Proverbs 15 has many powerful verses. “The eyes of the LORD are in every place, keeping watch on the evil and on the good” (verse 3). Our chapters in Numbers illustrate how the LORD was watching over Israel as they moved closer to the promised land, but those who were not conscious of His all-seeing eyes perished through their lack of godliness, although the end of their journey was close.

Our Ephesians reading uses “eyes” in an interesting and challenging way. Paul commends the believers, “I have heard of your faith in the Lord Jesus and your love toward all the saints (i.e. fellow-believers) … remembering you in my prayers, that the God of our Lord Jesus Christ, the Father of glory, may give you a spirit of wisdom and of revelation in the knowledge of him, having the eyes of your hearts enlightened, that you may know what is the hope to which he has called you, and what are the riches of his glorious inheritance …” (1:15-18). This is more than intellectual ‘knowing’.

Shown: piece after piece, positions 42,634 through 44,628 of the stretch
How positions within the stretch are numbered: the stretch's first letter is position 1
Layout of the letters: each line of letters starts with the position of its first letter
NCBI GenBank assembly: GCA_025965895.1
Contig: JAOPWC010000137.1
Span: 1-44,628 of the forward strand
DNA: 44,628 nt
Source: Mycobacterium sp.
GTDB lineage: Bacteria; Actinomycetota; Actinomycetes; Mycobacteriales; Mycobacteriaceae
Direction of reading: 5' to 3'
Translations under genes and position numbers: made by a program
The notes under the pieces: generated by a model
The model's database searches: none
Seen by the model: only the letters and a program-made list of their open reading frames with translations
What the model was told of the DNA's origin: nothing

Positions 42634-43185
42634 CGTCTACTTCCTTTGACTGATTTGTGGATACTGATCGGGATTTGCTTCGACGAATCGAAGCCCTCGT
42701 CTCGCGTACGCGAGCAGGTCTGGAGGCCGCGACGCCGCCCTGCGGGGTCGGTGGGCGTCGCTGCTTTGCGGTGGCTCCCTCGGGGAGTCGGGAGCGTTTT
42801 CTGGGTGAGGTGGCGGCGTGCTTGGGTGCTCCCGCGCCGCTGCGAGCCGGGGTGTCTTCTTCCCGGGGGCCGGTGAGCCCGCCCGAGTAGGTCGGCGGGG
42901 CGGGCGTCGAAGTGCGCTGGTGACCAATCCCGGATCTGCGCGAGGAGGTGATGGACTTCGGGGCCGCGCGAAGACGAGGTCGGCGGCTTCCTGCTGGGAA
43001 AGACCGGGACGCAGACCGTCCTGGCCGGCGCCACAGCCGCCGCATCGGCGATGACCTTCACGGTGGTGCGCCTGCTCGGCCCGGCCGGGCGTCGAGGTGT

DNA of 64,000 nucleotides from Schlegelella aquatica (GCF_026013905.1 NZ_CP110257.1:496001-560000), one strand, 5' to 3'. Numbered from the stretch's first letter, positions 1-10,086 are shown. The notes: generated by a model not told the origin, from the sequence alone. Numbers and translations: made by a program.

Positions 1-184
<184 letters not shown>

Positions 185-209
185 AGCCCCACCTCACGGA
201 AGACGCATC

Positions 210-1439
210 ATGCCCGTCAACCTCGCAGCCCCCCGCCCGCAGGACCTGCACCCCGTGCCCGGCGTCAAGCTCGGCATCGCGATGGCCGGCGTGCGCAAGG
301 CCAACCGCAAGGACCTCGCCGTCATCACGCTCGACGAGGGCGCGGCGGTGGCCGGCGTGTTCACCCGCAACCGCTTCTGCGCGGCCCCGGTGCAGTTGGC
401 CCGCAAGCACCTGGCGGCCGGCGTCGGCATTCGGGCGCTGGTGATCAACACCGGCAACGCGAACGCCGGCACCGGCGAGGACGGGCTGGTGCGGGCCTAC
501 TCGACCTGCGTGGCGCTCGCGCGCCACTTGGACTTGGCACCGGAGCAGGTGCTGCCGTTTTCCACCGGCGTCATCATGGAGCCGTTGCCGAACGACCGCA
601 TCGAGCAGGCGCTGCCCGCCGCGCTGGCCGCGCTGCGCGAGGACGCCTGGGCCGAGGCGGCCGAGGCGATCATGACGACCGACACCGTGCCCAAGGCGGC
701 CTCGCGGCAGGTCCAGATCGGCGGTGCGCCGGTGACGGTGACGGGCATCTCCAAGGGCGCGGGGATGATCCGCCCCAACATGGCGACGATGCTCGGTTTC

Do our hearts have “eyes” to see the unseen presence of God? Do we really believe in the power of prayer? If we do not have “eyes” of this nature, then we do not really know “the immeasurable greatness of his power toward us who believe” (verse 19)?

Returning to Proverbs we need to meditate on the positive ways of thinking described there. “A gentle (or healing) tongue is a tree of life” (verse 4). “The lips of the wise spread knowledge” (verse 7), that is, knowledge of God. “Better is a little with the fear of the Lord than great treasure …” (verse 16). “He who is slow to anger quiets contention” (verse 18). “The ear that listens to life giving reproof will dwell among the wise” (verse 31).

And the final verse, “The fear (awe) of the LORD is instruction in wisdom, and humility comes before honour”. All who follow these principles in their lives are surely aware that “the eyes of the LORD are in every place”.